Reading and Writing

, Volume 30, Issue 6, pp 1193–1214 | Cite as

Social perspective taking: a benefit of bilingualism in academic writing

  • Lisa HsinEmail author
  • Catherine Snow


The task of writing arguments requires a linguistic and cognitive sophistication that eludes many adults, but students in the US are expected to produce texts that articulate and support a claim—simple written arguments—starting in the fourth grade. Students from language-minority homes likewise must learn to produce such writing, despite their relatively limited experience with the English language, reflected in the availability of smaller mental lexicons and more restricted syntactic constructions. Yet some features of bilingual children’s cognition, such as precocious development of theory of mind and strong metalinguistic awareness, might support the crafting of arguments in writing, where the explicit consideration of multiple points of view can serve to strengthen one’s case for a claim. In this study we examine the incidence of social perspective-taking acts in the argumentative essays of language-minority and English-only students in Grades 4–6 and find that language-minority students match or surpass the English-only students on two critical measures of perspective taking (perspective acknowledgment and perspective articulation). We also explore possible links between students’ use of perspective taking in their argumentative essays and a validated formal measure of the same skill, uncovering different relationships between them in the two language groups. Links to previously attested bilingual advantages and to the development of argumentation are discussed.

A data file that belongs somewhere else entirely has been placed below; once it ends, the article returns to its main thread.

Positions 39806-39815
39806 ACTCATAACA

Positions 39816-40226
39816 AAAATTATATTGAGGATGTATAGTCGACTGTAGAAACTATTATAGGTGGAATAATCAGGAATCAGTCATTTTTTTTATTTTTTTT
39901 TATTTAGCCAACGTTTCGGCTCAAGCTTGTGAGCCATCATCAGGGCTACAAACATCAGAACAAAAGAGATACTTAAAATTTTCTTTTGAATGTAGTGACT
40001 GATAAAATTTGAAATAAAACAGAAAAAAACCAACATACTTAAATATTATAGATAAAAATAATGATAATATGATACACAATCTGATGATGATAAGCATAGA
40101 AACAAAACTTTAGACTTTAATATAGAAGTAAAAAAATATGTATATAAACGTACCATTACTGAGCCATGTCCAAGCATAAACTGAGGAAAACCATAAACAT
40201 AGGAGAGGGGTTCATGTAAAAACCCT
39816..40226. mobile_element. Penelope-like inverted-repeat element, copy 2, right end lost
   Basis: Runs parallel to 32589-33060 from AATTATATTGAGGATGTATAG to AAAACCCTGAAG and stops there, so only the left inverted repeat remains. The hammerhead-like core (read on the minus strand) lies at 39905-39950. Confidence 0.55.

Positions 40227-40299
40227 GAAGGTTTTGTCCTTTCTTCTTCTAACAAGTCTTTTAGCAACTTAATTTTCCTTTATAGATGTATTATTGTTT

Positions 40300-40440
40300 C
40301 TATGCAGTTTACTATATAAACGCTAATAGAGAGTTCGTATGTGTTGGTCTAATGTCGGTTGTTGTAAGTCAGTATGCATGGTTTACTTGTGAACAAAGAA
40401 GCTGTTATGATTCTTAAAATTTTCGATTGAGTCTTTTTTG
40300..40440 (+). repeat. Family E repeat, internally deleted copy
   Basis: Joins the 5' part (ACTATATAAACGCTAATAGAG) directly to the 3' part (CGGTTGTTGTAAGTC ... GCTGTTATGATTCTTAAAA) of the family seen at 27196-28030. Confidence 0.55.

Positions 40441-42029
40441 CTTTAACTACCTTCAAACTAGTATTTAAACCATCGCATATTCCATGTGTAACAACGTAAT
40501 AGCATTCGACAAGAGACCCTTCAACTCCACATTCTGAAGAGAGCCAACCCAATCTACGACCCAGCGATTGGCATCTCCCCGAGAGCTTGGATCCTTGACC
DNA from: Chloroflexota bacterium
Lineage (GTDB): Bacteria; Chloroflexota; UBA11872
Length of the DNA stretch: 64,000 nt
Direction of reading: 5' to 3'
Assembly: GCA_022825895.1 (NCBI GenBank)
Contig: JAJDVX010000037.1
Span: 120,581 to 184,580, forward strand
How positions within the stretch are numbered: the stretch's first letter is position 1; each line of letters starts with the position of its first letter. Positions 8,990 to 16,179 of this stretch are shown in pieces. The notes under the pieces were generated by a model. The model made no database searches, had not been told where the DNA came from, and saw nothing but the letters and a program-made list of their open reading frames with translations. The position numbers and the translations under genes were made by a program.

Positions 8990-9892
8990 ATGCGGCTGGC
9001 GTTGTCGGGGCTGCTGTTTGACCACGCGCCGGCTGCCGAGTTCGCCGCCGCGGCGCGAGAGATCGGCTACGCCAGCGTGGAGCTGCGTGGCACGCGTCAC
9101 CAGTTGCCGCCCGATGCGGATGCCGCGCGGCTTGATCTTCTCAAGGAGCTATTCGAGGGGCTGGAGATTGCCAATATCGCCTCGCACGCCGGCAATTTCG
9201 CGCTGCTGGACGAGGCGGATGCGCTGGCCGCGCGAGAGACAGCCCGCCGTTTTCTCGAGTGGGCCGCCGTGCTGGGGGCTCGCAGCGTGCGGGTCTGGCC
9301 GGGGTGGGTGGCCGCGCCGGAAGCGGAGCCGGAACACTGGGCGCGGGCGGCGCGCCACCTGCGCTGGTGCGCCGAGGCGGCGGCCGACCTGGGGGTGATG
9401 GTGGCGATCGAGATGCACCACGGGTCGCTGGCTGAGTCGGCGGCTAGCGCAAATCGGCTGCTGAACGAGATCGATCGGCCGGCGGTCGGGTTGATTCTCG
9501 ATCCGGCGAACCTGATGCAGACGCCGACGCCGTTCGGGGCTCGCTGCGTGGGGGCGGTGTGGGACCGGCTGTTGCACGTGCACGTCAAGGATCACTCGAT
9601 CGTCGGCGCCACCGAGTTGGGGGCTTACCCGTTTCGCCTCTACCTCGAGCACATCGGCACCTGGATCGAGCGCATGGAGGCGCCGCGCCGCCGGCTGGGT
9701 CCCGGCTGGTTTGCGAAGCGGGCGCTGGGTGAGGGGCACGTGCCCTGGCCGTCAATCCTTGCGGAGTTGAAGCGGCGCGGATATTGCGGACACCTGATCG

Perspective taking Sociocognitive development Adolescent literacy Bilingual advantage Language minority Persuasive writing Argumentative writing 



The research reported here was supported by the Institute of Education Sciences, US Department of Education, through Grant R305F100026 to the Strategic Educational Research Partnership Institute. The opinions expressed are those of the authors and do not represent views of the Institute or the US Department of Education. We are grateful to Julie Kim and Ankhi Thakurta for their transcription and coding efforts, to Nan Mu for help with references, to Sibyl Holland and Maria LaRusso for CCDD facilitation, and to Robert Selman and the snowcats for enlightening discussion. We also thank audiences at AERA and SREE for helpful questions and our anonymous reviewers for their edifying comments.


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Copyright information

© Springer Science+Business Media Dordrecht 2017

Authors and Affiliations

  1. 1.Harvard Graduate School of EducationCambridgeUSA
  2. 2.Department of Educational Studies in Psychology, Research Methodology, and Counseling, College of EducationThe University of AlabamaTuscaloosaUSA

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